Three Federal Reserve District Banks (Kansas City, St. Louis, and Chicago) calculate and report statistical measures of financial stress in the U.S. economy on a regular basis. Today the Kansas City Fed updated its monthly Financial Stress Index for March (see full report here), and the other two indexes (both weekly) were both just recently updated for the last week of March. Now that all three Fed bank stress indexes are available for the full month of March, they appear together in the chart below from January 2004 to March 2013.
Here's a summary of the March stress indexes:
1. The Kansas City Financial Stress Index (KCFSI), a monthly composite index of 11 variables reflecting stress in the U.S. financial system, fell in March to -0.63, which is the lowest index reading for the KCFSI since May 2007 (see blue line on chart). Negative values for the KCFSI indicate that financial stress is below the long-run average, and the KCFSI has been below zero for 14 consecutive months starting in February of last year.
2. The St. Louis Fed Financial Stress Index ((STLFSI)) is a statistical measure of financial market stress calculated using the principal components procedure based on 18 weekly data series that include seven interest rates, six yield spreads, and five other financial variables. Like the KCFSI, lower SLFSI index values indicate less financial stress. The STLFSI has been steadily trending downward for about a year and a half starting in October 2011 when the monthly average for the index was at 0.70 (red line on chart). For the month of March the STLFSI averaged -0.66, which is the lowest financial stress reading since July 2007.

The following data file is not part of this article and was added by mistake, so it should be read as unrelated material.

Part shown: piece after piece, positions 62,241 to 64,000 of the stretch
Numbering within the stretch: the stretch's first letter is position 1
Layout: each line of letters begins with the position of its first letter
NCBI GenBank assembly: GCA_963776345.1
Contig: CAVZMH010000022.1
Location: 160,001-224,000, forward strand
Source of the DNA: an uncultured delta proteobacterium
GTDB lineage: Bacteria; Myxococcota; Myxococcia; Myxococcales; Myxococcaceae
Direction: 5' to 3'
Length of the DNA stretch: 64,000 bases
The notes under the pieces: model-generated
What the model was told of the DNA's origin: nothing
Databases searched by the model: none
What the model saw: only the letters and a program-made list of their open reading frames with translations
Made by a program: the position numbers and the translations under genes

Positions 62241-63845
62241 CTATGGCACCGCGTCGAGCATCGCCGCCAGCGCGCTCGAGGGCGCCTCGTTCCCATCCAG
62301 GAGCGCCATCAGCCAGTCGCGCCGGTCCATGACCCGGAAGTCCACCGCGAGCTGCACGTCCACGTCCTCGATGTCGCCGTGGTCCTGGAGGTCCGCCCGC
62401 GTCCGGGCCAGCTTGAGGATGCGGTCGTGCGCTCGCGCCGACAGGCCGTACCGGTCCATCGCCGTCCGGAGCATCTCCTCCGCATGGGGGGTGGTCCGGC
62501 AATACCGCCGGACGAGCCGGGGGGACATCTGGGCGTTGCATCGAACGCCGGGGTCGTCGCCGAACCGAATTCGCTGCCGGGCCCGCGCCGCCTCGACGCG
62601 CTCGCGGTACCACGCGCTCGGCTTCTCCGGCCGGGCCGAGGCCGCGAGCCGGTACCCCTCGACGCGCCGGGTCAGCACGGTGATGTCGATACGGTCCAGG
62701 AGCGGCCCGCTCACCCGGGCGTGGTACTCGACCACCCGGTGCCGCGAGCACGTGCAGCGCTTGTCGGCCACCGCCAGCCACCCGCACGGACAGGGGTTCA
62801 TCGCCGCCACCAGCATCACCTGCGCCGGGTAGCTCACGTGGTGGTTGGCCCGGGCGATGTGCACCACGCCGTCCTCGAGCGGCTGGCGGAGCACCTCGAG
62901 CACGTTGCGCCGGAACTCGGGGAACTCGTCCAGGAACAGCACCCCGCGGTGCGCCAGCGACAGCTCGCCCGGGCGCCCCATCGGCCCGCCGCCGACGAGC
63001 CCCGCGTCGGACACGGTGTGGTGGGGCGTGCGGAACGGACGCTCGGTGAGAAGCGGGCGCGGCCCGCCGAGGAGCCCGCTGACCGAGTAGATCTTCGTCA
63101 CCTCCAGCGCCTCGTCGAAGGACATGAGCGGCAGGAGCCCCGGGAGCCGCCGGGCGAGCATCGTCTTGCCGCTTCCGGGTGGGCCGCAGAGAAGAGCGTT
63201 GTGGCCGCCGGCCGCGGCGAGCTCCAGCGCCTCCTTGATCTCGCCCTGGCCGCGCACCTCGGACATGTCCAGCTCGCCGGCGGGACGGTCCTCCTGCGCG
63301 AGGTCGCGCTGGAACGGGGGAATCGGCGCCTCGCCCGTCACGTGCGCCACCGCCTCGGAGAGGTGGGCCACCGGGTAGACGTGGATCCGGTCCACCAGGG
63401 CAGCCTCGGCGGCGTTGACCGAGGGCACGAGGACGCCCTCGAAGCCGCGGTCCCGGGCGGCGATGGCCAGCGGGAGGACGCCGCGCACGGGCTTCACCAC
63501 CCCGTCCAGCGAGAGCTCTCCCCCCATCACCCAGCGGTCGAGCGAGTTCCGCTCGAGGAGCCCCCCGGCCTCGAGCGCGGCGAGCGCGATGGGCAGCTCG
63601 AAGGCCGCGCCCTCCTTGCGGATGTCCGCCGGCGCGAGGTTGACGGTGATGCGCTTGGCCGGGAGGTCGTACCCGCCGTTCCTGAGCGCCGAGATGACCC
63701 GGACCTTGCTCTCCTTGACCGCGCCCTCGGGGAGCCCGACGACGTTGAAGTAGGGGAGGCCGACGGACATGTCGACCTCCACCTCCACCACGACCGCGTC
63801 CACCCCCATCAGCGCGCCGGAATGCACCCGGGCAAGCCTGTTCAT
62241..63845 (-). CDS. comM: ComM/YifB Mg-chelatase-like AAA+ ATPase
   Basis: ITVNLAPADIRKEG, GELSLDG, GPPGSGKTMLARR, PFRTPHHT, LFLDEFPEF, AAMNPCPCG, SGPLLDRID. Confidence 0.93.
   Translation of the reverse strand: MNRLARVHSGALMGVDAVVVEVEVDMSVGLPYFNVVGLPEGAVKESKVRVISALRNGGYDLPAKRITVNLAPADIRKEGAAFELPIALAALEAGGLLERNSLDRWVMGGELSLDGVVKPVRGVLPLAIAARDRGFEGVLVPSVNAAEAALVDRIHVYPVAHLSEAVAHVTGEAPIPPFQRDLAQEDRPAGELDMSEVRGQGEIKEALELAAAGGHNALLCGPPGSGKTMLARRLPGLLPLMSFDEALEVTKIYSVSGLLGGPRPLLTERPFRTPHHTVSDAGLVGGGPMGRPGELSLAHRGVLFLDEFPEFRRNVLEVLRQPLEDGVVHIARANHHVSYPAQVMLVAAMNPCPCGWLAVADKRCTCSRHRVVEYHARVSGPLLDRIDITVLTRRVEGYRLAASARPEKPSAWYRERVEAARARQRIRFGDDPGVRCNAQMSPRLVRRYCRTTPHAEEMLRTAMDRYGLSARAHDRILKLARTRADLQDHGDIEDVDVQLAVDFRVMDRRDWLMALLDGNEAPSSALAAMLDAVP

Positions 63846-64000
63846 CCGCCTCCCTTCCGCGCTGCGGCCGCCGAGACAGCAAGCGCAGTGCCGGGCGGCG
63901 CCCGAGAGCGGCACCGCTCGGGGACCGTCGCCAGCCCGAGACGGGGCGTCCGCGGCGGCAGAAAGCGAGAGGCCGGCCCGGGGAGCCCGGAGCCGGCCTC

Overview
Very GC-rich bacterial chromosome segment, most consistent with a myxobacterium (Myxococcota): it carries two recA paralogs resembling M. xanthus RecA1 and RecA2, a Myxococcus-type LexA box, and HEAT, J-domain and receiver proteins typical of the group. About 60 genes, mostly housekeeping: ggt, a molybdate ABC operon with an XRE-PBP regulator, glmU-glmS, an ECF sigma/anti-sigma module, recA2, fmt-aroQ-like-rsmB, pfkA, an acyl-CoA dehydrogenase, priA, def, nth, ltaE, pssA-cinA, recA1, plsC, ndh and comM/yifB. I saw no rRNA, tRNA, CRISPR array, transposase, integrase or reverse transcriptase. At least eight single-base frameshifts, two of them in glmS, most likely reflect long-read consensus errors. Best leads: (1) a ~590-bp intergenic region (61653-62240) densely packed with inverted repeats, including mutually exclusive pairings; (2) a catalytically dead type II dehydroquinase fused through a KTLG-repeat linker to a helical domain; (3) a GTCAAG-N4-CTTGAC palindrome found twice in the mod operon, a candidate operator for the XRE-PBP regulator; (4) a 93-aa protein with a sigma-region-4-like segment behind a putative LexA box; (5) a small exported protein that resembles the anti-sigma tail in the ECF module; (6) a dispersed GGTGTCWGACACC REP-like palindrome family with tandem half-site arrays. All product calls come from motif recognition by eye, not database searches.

3. The Chicago Fed National Financial Conditions Index (NFCI) is a composite index based on 100 different financial indicators, and has proven to be a highly accurate leading indicator of financial stress at horizons of up to one year. Increasing risk, tighter credit conditions, and declining leverage are consistent with tightening financial conditions and produce positive values for the NFCI, while negative values indicate the opposite conditions. The NFCI has been negative since late 2009, and has been trending downward since mid-2011 (see brown line on chart). In March, the NFCI average fell to -0.77, which indicates that the stress in U.S. financial markets is at the lowest level since May 2007 by this measure.
Based on these three different Federal Reserve bank measures of financial stress that have all shown a high degree of historical accuracy in assessing the amount of stress in U.S. financial markets, we can conclude several things: a) financial stress has been gradually falling since the fall of 2008, when all three indexes reached their cyclical highs, b) after reaching slightly elevated stress levels in the fall of 2011, all three indexes indicate that financial stress in the U.S. have been declining over the last 18 months, and c) all three indexes have returned to their pre-recession levels last seen in May 2007 for the Kansas City and Chicago Fed stress indexes and July 2007 for the St. Louis index.
The return of financial stress to mid-2007 by three different measures indicates that financial conditions have now normalized and stabilized at historical averages. Current financial stress levels are consistent with the conditions of an economy in recovery and are one reason that stock market indexes have been trading close to record highs in recent weeks. Lower financial stress equals higher stock market valuations.